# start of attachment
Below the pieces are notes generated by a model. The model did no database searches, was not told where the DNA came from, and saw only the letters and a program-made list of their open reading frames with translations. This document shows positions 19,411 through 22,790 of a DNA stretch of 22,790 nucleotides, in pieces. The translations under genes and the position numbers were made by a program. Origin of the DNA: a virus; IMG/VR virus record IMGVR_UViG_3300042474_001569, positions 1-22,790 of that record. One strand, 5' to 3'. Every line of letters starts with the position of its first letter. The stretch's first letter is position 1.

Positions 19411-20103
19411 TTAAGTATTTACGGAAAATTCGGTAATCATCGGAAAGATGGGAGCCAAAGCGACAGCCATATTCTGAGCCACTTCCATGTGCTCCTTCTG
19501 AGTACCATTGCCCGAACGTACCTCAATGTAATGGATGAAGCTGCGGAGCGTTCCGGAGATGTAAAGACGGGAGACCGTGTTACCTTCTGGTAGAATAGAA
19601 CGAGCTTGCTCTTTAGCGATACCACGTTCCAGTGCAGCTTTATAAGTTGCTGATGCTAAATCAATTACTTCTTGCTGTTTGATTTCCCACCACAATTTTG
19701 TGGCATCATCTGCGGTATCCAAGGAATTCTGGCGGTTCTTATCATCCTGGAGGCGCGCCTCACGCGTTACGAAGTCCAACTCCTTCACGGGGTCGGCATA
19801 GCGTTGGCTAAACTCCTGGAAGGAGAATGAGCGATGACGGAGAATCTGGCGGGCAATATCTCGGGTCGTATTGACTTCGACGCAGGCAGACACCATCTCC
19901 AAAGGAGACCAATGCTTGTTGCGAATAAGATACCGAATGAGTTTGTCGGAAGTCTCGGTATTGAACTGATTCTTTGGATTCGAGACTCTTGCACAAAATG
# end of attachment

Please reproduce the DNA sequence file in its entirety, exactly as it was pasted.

Below the pieces are notes generated by a model. The model did no database searches, was not told where the DNA came from, and saw only the letters and a program-made list of their open reading frames with translations. This document shows positions 19,411 through 22,790 of a DNA stretch of 22,790 nucleotides, in pieces. The translations under genes and the position numbers were made by a program. Origin of the DNA: a virus; IMG/VR virus record IMGVR_UViG_3300042474_001569, positions 1-22,790 of that record. One strand, 5' to 3'. Every line of letters starts with the position of its first letter. The stretch's first letter is position 1.

Positions 19411-20103
19411 TTAAGTATTTACGGAAAATTCGGTAATCATCGGAAAGATGGGAGCCAAAGCGACAGCCATATTCTGAGCCACTTCCATGTGCTCCTTCTG
19501 AGTACCATTGCCCGAACGTACCTCAATGTAATGGATGAAGCTGCGGAGCGTTCCGGAGATGTAAAGACGGGAGACCGTGTTACCTTCTGGTAGAATAGAA
19601 CGAGCTTGCTCTTTAGCGATACCACGTTCCAGTGCAGCTTTATAAGTTGCTGATGCTAAATCAATTACTTCTTGCTGTTTGATTTCCCACCACAATTTTG
19701 TGGCATCATCTGCGGTATCCAAGGAATTCTGGCGGTTCTTATCATCCTGGAGGCGCGCCTCACGCGTTACGAAGTCCAACTCCTTCACGGGGTCGGCATA
19801 GCGTTGGCTAAACTCCTGGAAGGAGAATGAGCGATGACGGAGAATCTGGCGGGCAATATCTCGGGTCGTATTGACTTCGACGCAGGCAGACACCATCTCC
19901 AAAGGAGACCAATGCTTGTTGCGAATAAGATACCGAATGAGTTTGTCGGAAGTCTCGGTATTGAACTGATTCTTTGGATTCGAGACTCTTGCACAAAATG